Recent Grad Made the Most of Opportunities
Monday, June 5, 2017
Alex Preisser’s journey to his graduation from UTA was a winding road, but he took advantage of all of the opportunities that presented themselves along the way.
Preisser grew up in Keller, his father a mechanic and his mother, a dental hygienist. All but one of his neighbors were engineers, which helped feed his fascination with machines. In high school, Preisser and his friends got involved with Project Lead the Way, which helps students develop problem solving, critical thinking, and collaboration skills that they will use in school and for the rest of their lives.
“I had a teacher in high school, Mr. Killebrew, who had a huge impact on me and got me interested in engineering. I also felt a strong call to serve my country, so I started looking at college pathways to do that,” Preisser said.
He wasn’t admitted to any of the three service academies, so he looked for Air Force ROTC programs. TCU had one, but the university was out of reach for a student of his means. However, when he met with the ROTC commander there he learned that he was eligible for a scholarship that would cover the cost to attend a local university, and UTA was included. He had already applied, and soon he was on campus.
“My first two years at UTA I tried to balance college life with schoolwork and ROTC, but once I got to my upper-level courses I stuck to engineering and ROTC. I began to see the value of volunteering and getting to know the community through my activities,” Preisser said.
Preisser took Dereje Agonafer’s Thermodynamics II course in fall 2015 and found himself engaging with the class and talking to Agonafer about his research. The following semester, Preisser visited Agonafer to talk to him about scholarship opportunities, and Agonafer offered him an undergraduate research position, funded by a National Science Foundation REU grant, in his lab. Preisser accepted, even though it meant extra hours of studying to get himself up to speed on the knowledge he needed to participate.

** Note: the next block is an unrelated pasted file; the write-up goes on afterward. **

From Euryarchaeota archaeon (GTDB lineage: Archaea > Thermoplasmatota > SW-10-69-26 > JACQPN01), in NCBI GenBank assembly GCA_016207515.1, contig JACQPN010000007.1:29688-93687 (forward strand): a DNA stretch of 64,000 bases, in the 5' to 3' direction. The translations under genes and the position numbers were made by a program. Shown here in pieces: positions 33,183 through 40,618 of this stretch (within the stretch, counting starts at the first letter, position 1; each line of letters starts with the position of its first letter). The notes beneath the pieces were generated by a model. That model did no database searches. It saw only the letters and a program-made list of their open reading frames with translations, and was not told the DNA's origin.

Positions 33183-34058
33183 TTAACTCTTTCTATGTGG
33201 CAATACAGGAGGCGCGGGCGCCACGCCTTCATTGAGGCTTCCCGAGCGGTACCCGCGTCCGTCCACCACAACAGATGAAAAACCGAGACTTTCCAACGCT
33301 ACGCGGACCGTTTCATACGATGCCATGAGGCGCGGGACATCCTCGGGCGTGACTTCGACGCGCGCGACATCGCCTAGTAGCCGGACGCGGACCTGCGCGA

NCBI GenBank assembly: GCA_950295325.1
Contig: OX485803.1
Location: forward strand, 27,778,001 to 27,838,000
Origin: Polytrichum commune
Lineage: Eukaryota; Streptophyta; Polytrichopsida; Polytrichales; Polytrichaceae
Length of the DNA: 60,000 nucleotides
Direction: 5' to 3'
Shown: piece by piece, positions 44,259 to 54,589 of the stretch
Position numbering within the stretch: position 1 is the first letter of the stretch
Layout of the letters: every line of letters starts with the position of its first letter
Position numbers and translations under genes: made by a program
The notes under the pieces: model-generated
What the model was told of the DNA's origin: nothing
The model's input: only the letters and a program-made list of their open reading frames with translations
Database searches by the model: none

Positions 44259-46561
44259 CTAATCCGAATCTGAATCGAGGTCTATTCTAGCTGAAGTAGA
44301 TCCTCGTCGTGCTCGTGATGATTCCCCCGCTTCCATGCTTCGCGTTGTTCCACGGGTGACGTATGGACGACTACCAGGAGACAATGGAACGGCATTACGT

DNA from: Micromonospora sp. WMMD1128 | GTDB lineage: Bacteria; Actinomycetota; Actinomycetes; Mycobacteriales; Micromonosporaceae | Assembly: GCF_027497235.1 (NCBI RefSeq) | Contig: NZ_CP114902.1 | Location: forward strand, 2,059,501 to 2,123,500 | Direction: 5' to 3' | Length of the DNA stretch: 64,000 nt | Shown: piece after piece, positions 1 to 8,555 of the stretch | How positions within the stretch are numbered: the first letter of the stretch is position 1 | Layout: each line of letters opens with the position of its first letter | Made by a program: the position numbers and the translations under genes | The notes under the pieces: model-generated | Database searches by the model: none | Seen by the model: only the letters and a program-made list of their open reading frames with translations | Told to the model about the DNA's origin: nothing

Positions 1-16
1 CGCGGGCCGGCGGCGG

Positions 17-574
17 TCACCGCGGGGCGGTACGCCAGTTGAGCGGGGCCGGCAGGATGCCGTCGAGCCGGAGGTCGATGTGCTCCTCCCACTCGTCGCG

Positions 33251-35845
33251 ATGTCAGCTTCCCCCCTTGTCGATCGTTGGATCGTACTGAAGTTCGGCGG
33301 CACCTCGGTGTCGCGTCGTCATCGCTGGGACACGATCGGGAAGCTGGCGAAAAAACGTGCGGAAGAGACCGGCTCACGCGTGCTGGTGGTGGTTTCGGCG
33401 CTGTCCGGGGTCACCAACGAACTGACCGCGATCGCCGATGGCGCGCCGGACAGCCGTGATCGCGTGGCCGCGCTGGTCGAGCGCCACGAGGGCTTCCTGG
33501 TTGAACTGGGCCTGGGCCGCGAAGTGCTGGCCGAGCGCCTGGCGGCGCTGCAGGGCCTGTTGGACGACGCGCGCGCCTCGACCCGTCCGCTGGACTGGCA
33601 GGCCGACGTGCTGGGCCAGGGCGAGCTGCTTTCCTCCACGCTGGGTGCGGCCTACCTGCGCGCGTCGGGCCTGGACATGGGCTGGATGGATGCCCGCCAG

With the help of Agonafer and his graduate students, Preisser learned quickly and was assigned to the helium-filled hard drive project and the vibration-noise project.
Preisser graduated summa cum laude in May. He was a Distinguished Graduate of the Air Force ROTC program, which recognizes the top 10% of cadets nationwide, and was the 2015-16 USAA Junior Cadet of the Year and the 2016 Society of American Military Engineers AFROTC National Award winner.
He reported to his first active duty post in the Air Force in June and began tech school in Maryland shortly after to begin his career as a public affairs officer working with NASA in Florida during rocket launches.
All of Preisser’s experiences at UTA were valuable, but he notes the importance of the University’s diverse student body especially.
“Listening to and interacting with people from other cultures has really been good for me. I value the diversity and cultures at UTA, and the influence they had on my world view,” he said. “I already have a lot of insight into how to approach situations with people who come from different backgrounds, and I think I’m well prepared to walk into my career field and work with people internationally. I’ll be leaps and bounds ahead.”